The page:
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Workshop: Philosophy of Dark Matter Workshop (Online)

PHILOSOPHY OF DARK MATTER WORKSHOP

29-30 March 2021

Online – via Zoom

Registration deadline: 22 March

Further info & registration: https://www.lhc-epistemologie.uni-wuppertal.de/events/events/phil-dm.html

Following up on the 2019 conference in Aachen on dark matter & modified gravity, and a special journal issue (in progress) on the same topic, the DFG-funded research unit Epistemology of the LHC and the Lichtenberg Group for History and Philosophy of Physics are organising a two-day workshop on the philosophy of dark matter. This workshop will take place on 29 and 30 March 2021. Philosophers, physicists, historians, sociologists and other interested scholars are invited to attend.

According to the standard model of cosmology, ΛCDM, the mass-energy budget of our universe includes roughly five times as much dark matter (DM) as the baryonic matter familiar to us from the standard model of particle physics. On the one hand, ΛCDM manages to connect an impressive range of phenomena at various scales, and has achieved a high degree of empirical confirmation. On the other hand, structure formation simulations involving dark matter run into a number of small scale challenges and fail to account for observed galactic correlations. Moreover, the exact nature of dark matter remains shrouded in mystery, despite particle physicists developing a cornucopia of ingenious particle dark matter models. In light of a persistent lack of non-gravitational detection of dark matter, the landscape of DM candidates spans 90 orders of magnitude in mass (!), ranging from ultralight bosons to primordial black holes. Some have gone as far as to suggest that it is a modification of the gravitational field rather than postulating a new form of matter that is required to account for all the data.

Despite the hunt for dark matter having been a large and important research programme in physics for decades now, the humanities have largely ignored it. However, dark matter, lying at the intersection of cosmology, astronomy and particle physics, provides a rich topic for philosophical exploration. This workshop will address some of the following research topics related to dark matter:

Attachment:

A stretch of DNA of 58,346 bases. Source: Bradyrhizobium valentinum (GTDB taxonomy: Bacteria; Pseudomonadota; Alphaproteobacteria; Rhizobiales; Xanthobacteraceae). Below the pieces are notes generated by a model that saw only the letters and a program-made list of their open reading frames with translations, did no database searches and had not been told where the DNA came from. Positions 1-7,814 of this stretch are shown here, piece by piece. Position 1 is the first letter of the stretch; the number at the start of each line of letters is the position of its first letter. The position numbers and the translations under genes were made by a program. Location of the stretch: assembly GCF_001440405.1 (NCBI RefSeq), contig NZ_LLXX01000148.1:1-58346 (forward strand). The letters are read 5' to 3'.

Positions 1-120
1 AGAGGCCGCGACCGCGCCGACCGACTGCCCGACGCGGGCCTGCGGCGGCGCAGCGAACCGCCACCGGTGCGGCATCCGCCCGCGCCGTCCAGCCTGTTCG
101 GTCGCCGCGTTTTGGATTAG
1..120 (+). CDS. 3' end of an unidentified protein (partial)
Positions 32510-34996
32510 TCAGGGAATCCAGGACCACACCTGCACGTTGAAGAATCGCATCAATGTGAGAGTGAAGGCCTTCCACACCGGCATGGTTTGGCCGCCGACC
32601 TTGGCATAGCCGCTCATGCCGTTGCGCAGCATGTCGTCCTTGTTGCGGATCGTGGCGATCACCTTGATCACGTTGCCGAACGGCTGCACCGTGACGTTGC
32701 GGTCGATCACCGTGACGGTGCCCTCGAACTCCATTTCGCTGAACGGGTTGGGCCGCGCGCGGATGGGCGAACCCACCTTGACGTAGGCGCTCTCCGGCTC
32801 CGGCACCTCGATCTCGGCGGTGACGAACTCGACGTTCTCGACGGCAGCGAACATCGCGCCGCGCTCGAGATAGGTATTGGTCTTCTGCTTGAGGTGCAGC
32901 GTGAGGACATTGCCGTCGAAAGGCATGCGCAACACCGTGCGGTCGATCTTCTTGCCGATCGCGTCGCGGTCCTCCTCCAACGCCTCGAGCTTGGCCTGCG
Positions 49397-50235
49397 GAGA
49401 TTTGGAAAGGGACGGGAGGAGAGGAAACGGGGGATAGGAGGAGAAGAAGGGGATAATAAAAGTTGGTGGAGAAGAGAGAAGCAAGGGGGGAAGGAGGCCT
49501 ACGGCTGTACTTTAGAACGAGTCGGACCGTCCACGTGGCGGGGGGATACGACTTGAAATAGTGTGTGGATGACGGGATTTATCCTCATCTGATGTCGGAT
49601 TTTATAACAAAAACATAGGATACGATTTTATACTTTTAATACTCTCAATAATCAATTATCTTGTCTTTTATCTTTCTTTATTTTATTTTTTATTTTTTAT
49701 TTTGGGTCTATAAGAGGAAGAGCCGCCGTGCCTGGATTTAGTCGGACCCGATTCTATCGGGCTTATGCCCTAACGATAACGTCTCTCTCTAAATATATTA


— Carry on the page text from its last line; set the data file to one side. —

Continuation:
Descriptive questions:

  • Which of the following factors have shaped and are shaping the DM research programme, and how: empirical data, theoretical virtues, idealisation, philosophical motivations and guiding principles, historical factors, sociological factors? 
  • How do constraints from cosmology, astronomy and particle physics interact?
  • Which notions of direct and indirect observation/detection are relevant?
  • Is the DM research programme in a crisis?
  • Is the development of the DM research programme best understood via a Popperian, Kuhnian, Lakatosian, Laudanian or other analysis?
  • What kind of underdetermination, if any, is there between dark matter and its modified gravity alternative?

 SPEAKERS:

 Simon Allzén (Stockholm)

“Dark matter, evidence, and theory confirmation”

 Antonis Antoniou (Bristol)

“Reliability, informativeness and sensitivity in dark matter observation”

 Siska de Baerdemaeker (Stockholm)

“Exploratory observations with stellar streams”

 Niels Martens (Bonn/Aachen)

“Dark matter realism”

 Helen Meskhidze (Irvine)

“(What) Do we learn from code comparisons? A case study of implementations of self-interacting dark matter”

 Robert Rynasiewicz (Johns Hopkins)

“Dark matter and referential handles”

 William L. Vanderburgh (San Bernardino)

“Multi-messenger metaphysics: Evidence and inference in astrophysics and cosmology”

 PANEL:

Siska de Baerdemaeker (Stockholm)

Melissa Jacquart (Cincinnati)

Christopher Smeenk (London, ON)

Adán Sus (Valladolid)

For further questions, please contact the organizer, Niels Martens, at nmartens@uni-bonn.de

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